Designing a workout is far more than just picking your favorite exercises. Just like when you are creating a long-term training plan, we have to think of number of repetitions, sets, length of rest and repetition tempo. Your performance is dependant on the actual level of fatigue or stress.
Energy systems of your body
Maybe you remember molecule of ATP from your biology classes. It’s the basic form of energy acquired by cleavage of trivalent bonds. In human muscle cells there are three energy systems to restore ATP:
- phosphagen system
- anaerobic glycolysis
- oxidative system
These systems cooperate and complement each other at all times.
Phosphagen (ATP-CP) system is dependant on creatinphosphate, which is stored directly in muscle cells. The body can use CP to provide energy for intensive and shortlasting activity (15s max). For example lifting a heavy boulder of the ground or a 60m sprint. This system operates anaerobically, meaning without oxygen.
When ATP-CP system depletes its capacity, anaerobic glycolysis comes in play. Just from its name we can see that this system doesn’t also use oxygen. The fuel for restoring ATP are carbohydrates (even though very ineffeciently), from glucose or glycogen. The next time you’re running a 400m sprint, remember this little fella, because this system fuels intensive activities lasting up to 110 seconds. Carbohydrates that are processed in glycolysis create pyruvate, a substance that is turned into lactate, in absence of oxygen. When the activity is lasting longer then 110 seconds in the same intensity, tissues are unable to metabolise all the lactate, which accumulates in them and slowly decreases pH – that’s the feeling of a burning muscle. Muscle cells lose their power capacities and makes you move slower, at more tolerable pace.
Glycolysis isn’t necessarily an anaerobic process. If we’re training at lower intensities and we are capable to get enough oxygen to our muscle cells, pyruvate is turned into acetyl-coenzyme A. This substance undergoes Krebs cycle, where it’s used to create ATP. Aerobic glycolysis is a functional part of Krebs cycle, which is primarily included to the third energy system.
Oxidative system is using fats and proteins as fuel in aerobic conditions. Triglycerides (the main part of fat) are slowly released and fatty acids are converted to acetyl-coenzyme A again, but many times more efficiently then during glycolysis. Acetyl-coenzyme A is again took into Krebs cycle, where it’s used to create ATP. Body uses proteins in highly unfavorable scenarions, during starving or very long lasting loads. Some of the aminoacids are unique for their availability in aerobic conditions, as they can be too converted to acetyl-coenzyme A and furthermore, to ATP.
As mentioned before, all three systems are always active simultaneously. For example, let’s use track running. We must always consider the INTENSITY and LENGTH of exercise. Even though all three systems are active, in the first 10s of run (sprint) the dominant system is ATP-CP. When you can’t sprint any longer, the most dominant system for energy coverage will be anaerobic glycolytic system. As the fuel for glycolysis runs empty, your speed will be decreasing, until you are no longer able to run and only walk further.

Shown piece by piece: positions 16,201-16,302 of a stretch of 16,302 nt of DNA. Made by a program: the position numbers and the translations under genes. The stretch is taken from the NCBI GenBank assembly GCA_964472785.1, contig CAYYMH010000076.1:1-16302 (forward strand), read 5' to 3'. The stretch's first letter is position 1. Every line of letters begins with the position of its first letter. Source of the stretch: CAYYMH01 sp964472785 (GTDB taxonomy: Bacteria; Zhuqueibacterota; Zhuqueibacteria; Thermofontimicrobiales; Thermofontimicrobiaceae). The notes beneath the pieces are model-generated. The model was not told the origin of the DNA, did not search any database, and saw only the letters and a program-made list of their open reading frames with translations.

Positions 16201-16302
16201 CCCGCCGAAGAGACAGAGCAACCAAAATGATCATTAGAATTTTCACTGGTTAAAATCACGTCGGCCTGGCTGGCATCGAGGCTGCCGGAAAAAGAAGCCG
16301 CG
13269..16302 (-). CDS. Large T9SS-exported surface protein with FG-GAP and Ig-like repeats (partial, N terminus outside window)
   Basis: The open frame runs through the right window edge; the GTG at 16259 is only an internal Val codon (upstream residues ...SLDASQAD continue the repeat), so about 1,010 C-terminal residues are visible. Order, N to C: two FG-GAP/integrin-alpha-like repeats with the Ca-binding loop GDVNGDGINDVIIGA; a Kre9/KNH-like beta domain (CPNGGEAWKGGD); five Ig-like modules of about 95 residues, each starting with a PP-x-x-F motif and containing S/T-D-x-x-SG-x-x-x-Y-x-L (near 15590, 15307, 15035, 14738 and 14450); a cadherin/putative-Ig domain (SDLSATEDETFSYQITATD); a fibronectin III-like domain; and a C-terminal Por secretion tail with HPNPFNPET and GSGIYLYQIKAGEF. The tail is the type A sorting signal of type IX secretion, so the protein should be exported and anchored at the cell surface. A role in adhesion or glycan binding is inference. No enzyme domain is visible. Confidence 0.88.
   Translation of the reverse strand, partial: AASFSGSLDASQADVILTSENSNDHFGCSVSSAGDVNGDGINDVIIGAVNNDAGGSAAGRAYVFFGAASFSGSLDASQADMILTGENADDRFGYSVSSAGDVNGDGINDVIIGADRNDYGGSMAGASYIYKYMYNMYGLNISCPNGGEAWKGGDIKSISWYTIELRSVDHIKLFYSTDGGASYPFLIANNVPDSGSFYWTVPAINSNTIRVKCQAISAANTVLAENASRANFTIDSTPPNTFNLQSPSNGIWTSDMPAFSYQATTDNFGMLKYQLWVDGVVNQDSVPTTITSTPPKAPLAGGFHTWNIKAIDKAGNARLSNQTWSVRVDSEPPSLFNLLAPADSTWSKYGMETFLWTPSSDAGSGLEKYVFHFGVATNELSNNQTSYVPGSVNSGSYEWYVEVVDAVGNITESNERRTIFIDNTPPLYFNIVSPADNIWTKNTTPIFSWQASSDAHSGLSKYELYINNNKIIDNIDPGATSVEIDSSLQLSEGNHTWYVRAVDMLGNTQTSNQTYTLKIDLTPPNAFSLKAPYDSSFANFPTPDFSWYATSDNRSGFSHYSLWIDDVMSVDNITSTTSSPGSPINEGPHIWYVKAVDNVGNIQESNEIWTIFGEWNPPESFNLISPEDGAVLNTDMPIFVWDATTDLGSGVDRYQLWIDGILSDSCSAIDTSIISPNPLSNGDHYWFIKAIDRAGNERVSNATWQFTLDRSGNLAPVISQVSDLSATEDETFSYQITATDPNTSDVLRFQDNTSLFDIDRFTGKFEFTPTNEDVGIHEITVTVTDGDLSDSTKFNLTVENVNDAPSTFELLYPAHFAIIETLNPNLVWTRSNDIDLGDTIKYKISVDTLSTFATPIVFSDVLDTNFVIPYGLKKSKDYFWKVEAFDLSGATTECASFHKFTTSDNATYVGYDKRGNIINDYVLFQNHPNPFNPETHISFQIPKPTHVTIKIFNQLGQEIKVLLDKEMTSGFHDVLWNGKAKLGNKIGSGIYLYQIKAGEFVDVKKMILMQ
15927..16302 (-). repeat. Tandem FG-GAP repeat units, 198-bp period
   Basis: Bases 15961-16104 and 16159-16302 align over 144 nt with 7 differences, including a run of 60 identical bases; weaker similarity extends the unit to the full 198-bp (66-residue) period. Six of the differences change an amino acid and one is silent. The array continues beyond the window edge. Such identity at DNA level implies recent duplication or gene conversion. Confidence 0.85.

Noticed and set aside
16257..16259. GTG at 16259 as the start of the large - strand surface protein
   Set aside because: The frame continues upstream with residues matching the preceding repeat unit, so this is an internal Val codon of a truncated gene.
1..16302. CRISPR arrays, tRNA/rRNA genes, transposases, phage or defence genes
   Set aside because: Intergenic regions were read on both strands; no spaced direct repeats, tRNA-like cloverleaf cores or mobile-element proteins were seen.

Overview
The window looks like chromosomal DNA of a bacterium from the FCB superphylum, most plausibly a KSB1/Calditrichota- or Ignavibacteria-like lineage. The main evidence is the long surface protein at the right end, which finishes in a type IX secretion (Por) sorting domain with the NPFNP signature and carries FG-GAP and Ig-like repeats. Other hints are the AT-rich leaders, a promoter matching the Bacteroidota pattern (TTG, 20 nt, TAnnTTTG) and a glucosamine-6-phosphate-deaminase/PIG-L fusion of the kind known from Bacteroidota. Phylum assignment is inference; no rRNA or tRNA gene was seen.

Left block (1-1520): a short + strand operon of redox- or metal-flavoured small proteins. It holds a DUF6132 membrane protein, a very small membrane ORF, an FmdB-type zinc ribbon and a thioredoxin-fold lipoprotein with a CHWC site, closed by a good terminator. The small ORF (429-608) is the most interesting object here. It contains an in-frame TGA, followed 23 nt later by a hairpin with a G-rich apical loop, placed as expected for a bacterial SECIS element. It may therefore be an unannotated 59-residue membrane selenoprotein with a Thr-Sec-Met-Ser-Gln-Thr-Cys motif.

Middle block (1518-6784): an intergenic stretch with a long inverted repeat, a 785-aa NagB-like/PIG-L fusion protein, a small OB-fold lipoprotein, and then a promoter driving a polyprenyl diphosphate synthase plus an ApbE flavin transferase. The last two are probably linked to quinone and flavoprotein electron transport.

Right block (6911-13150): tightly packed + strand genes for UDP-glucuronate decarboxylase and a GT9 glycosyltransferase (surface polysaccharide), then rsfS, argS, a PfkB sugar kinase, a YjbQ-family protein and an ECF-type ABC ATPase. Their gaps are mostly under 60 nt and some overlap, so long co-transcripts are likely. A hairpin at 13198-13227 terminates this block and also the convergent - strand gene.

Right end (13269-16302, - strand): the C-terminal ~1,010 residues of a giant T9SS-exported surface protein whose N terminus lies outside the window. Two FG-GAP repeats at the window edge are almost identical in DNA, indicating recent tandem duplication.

Let’s try another example. You are sitting by a desk in your room. You get up from the chair, walk to open the window and sit back again. This whole action took 10 seconds. Which of the energy systems was the most active one?
The correct answer is oxidative system. The intensity of work is ridiculously low and you could maintain it for hours.
On the contrary, during 60m track sprints is ATP-CP the most dominant system, because of the acute need for ATP.
The theory sounds well on paper, but how can you use these informations for creating your workout? The chart shown below could be your answer. The main index is work-to-rest ratio.
|% maximal intensity||Primary energetic system||Average length of exercise||Work-to-rest ratio|
|90-100||Phosphagenous||5-15 s||1:12 až 1:20|
|75-90||Glycolytic||15-60 s||1:3 až 1:5|
|30-75||Glycolytic + oxidative||1-3 min||1:2 až 1:4|
|20-35||Oxidative||>3 min||1:1 až 1:3|
Another example: you are training for relative strength. You are completing sets of 3 repetitions. The tempo of exercise is 4010, meaning 4 seconds of decelerating the weight, 0 at bottom, 1 second of accelerating weight, so 1 repetition takes 5 seconds and the whole set is completed in 15 seconds. You are primarily targeting your phosphagenous system and the rest must be long enough for recovery of the central nervous system. By looking at the chart and work-to-rest ratio, we know our rest must be at least 3 minutes to max 5 minutes long.
This calculations can’t be used at all times, for example in superset training. Usually we use this training system to improve body composition, and we want to accumulate the maximal amount of lactate, because the lactate levels directly relate with the flooding of catecholamines and growth hormone. These have direct lipolytic effect. Accumulation of lactate is also directly related to EPOC (excess post-exercise oxygen consumption), meaning the increase in metabolism turnover during post-training 48 hours. The point of completing a superset is incomplete rest, so the rest should be somewhere around 30-60 seconds long.